On September 13, 1912, the day of Emperor Meiji's funeral, General Nogi Maresuke committed ritual suicide by seppuku (disembowelment). It was an act of delayed atonement that paid a debt of honor incurred thirty-five years earlier. The revered military hero's wife joined in his act of junshi ("following one's lord into death"). The violence of their double suicide shocked the nation. What had impelled the general and his wife, on the threshold of a new era, to resort so drastically, so dramatically, to this forbidden, anachronistic practice? The nation was divided. There were those who saw the suicides as a heroic affirmation of the samurai code; others found them a cause for embarrassment, a sign that Japan had not yet crossed the cultural line separating tradition from modernity. While acknowledging the nation's sharply divided reaction to the Nogis'junshi as a useful indicator of the event's seismic impact on Japanese culture, Doris G. Bargen in the first half of her book demonstrates that the deeper significance of Nogi's action must be sought in his personal history, enmeshed as it was in the tumultuous politics of the Meiji period. Suicidal Honor traces Nogi's military career (and personal travail) through the armed struggles of the collapsing shogunate and through the two wars of imperial conquest during which Nogi played a significant role: the Sino-Japanese War (1894-1895) and the Russo-Japanese War (1904-1905). It also probes beneath the political to explore the religious origins of ritual self-sacrifice in cultures as different as ancient Rome and today's Nigeria. Seen in this context, Nogi's death was homage to the divine emperor. But what was the significance of Nogi's waiting thirty-five years before he offered himself as a human sacrifice to a dead rather than living deity? To answer this question, Bargen delves deeply and with great insight into the story of Nogi's conflicted career as a military hero who longed to be a peaceful man of letters. In the second half of Suicidal Honor Bargen turns to the extraordinary influence of the Nogis' deaths on two of Japans greatest writers, Mori Ogai and Natsume Soseki. Ogai's historical fiction, written in the immediate aftermath of his friends junshi, is a profound meditation on the significane of ritual sucide in a time of historical transition. Stories such as "The Sakai Incident" ("Sakai jiken") appear in a new light and with greatly enhanced resonance in Bargen's interpretation. In Soseki's masterpiece, Kokoro, Sensei, the protagonist, refers to the emperor's death and his general's junshi before taking his own life. Scholars routinely mention these references, but Bargen demonstrates convincingly the uncanny ways in which Soseki's agonized response to Nogi's suicide structures the entire novel. By exploring the historical and literary legacies of Nogi, Ogai, and Soeseki from an interdisciplinary perspective, Suicidal Honor illuminates Japan's prolonged and painful transition from the idealized heroic world of samurai culture to the mundane anxieties in the fields of Japanese literature, history, and religion, and anyone seeking a deeper understanding of Japan's warrior culture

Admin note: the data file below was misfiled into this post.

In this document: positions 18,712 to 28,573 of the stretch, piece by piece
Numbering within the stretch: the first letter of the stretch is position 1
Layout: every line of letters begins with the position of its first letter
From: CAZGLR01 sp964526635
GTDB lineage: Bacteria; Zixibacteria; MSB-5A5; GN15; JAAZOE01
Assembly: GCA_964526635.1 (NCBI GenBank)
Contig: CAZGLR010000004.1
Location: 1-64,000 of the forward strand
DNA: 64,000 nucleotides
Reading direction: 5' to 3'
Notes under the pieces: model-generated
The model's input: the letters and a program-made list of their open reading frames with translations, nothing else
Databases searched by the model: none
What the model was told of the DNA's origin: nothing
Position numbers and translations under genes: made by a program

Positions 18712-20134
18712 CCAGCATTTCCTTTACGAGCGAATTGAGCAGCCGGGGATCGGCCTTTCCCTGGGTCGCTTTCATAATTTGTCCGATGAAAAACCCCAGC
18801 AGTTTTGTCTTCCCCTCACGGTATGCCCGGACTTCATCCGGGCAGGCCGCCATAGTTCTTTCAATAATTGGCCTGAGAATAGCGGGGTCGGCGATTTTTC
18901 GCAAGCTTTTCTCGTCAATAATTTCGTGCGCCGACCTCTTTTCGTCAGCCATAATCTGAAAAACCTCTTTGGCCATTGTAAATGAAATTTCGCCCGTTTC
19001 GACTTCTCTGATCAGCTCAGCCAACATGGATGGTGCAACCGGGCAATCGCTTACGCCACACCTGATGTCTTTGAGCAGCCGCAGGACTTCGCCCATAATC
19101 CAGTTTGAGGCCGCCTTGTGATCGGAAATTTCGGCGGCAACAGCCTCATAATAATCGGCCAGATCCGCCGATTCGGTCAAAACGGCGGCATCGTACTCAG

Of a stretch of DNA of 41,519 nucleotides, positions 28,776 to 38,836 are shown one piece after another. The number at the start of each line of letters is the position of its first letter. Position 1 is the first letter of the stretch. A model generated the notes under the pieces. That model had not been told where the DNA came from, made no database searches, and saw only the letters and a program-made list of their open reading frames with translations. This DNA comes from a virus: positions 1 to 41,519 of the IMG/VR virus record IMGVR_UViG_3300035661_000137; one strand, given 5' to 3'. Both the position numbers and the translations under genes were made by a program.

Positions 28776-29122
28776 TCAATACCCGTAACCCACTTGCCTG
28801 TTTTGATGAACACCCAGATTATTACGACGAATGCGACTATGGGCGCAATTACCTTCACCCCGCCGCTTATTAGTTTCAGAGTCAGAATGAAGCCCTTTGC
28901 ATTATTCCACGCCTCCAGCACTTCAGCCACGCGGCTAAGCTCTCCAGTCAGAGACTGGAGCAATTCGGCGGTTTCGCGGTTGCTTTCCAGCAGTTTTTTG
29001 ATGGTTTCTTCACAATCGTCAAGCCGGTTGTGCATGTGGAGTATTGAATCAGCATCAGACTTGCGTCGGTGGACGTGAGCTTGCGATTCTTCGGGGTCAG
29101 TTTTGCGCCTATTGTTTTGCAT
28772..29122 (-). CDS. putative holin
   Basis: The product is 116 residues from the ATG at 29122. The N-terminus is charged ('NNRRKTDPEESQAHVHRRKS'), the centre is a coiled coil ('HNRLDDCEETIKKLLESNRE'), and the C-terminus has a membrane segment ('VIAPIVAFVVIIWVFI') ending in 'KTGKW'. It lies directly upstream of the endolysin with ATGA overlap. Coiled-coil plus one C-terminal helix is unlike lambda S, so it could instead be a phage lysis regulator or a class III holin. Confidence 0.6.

Mapping courtship and kinship in classical Japan : the Tale of Genji and its predecessors by Doris G Bargen( )

8 editions published between 2015 and 2017 in English and held by 549 WorldCat member libraries worldwide

Literary critiques of Murasaki Shikibu's eleventh-century The Tale of Genji have often focused on the amorous adventures of its eponymous hero. In this analysis of the Genji and other mid-Heian literature, the author emphasizes the thematic importance of Japan's complex polygynous kinship system as the domain within which courtship occurs.--Publisher's description
The fiction of Stanley Elkin by Doris G Bargen( Book )

10 editions published between 1978 and 1980 in English and German and held by 162 WorldCat member libraries worldwide

Begegnungen: Symposium zum 150( Visual )

1 edition published in 2013 in German and held by 1 WorldCat member library worldwide

Not just words : shogunal politics and the Daijōsai in Mori Ōgai's "Saigo no ikku" by Doris G Bargen( Book )

1 edition published in 2012 in English and held by 1 WorldCat member library worldwide

Twin blossoms on a single branch : the cycle of retribution in Onnamen [by Enchi Fumiko] by Doris G Bargen( Book )

1 edition published in 1991 in English and held by 1 WorldCat member library worldwide

Audience Level
Audience Level
  Kids General Special  
Audience level: 0.12 (from 0.05 for A woman's ... to 0.99 for Papers, 19 ...)

A woman's weapon : spirit possession in the Tale of Genji
Suicidal honor : General Nogi and the writings of Mori Ōgai and Natsume Sōseki
Alternative Names
Bargen, Doris

Bargen, Dorris G.

English (54)

German (2)